Experimental & Applied Acarology

, Volume 25, Issue 8, pp 661–674

Salivary fluid secretion in the ixodid tick Rhipicephalus appendiculatus is inhibited by Thogoto virus infection

  • W. Reuben Kaufman
  • Alan S. Bowman
  • Patricia A. Nuttall

DOI: 10.1023/A:1016184101160

Cite this article as:
Kaufman, W.R., Bowman, A.S. & Nuttall, P.A. Exp Appl Acarol (2001) 25: 661. doi:10.1023/A:1016184101160


Adult Rhipicephalus appendiculatus ticks, infectedwith Thogoto (THO) virus or control, were fed on guinea pigs and removed atintervals throughout the feeding cycle. Salivary fluid secretion was measuredbyan in vitro technique. The salivary glandsof infected, partially-fed ticks secreted fluid in vitro at about 75% the rateof controls, but the difference between infected and controls among engorgedticks was not statistically significant. Basal and DA-stimulated levels ofcyclic AMP (cAMP) were determined in isolated glands and were significantlyaffected by THO virus infection. The differences in secretory rate amongcontroland infected ticks could not be explained in terms of altered cAMP levels.Haemolymph volume was measured by a tracer-dilution technique using3H-inulin. The mean haemolymph volume for both THO-infected andcontrol groups was between 23–24% body weight throughout the feedingcycle, indicating that infection by this arbovirus did not influence salivaryfluid secretion via altered haemolymph volume. The mechanism by which THO virusaffects secretory activity of its tick vector remains unknown.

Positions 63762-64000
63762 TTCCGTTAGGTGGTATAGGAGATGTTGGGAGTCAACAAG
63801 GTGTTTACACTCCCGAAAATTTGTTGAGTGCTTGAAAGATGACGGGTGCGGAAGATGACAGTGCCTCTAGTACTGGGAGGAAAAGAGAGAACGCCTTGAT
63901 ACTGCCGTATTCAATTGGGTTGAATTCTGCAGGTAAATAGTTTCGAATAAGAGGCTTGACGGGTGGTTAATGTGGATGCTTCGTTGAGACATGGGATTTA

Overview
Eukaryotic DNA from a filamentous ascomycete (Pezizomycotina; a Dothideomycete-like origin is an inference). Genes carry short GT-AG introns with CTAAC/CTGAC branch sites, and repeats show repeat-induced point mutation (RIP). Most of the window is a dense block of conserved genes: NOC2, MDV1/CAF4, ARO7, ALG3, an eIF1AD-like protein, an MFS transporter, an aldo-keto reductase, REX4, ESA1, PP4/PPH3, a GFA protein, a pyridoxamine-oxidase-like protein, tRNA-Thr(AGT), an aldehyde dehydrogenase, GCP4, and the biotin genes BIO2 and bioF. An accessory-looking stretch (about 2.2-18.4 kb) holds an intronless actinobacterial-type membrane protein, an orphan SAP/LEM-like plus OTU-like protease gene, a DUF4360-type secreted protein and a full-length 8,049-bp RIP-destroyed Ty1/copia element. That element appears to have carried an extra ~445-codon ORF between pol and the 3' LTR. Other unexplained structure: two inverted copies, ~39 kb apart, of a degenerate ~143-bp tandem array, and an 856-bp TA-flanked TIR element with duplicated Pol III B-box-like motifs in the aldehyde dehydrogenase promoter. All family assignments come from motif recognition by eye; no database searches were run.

ArbovirusCyclic AMPRhipicephalus appendiculatusThogoto virusTick salivary glands

Copyright information

© Kluwer Academic Publishers 2001

Authors and Affiliations

  • W. Reuben Kaufman
    • 1
  • Alan S. Bowman
    • 2
  • Patricia A. Nuttall
    • 3
  1. 1.Department of Biological SciencesUniversity of AlbertaEdmontonCanada
  2. 2.Department of ZoologyUniversity of AberdeenAberdeenUK
  3. 3.Institute of Virology and Environmental MicrobiologyOxfordUK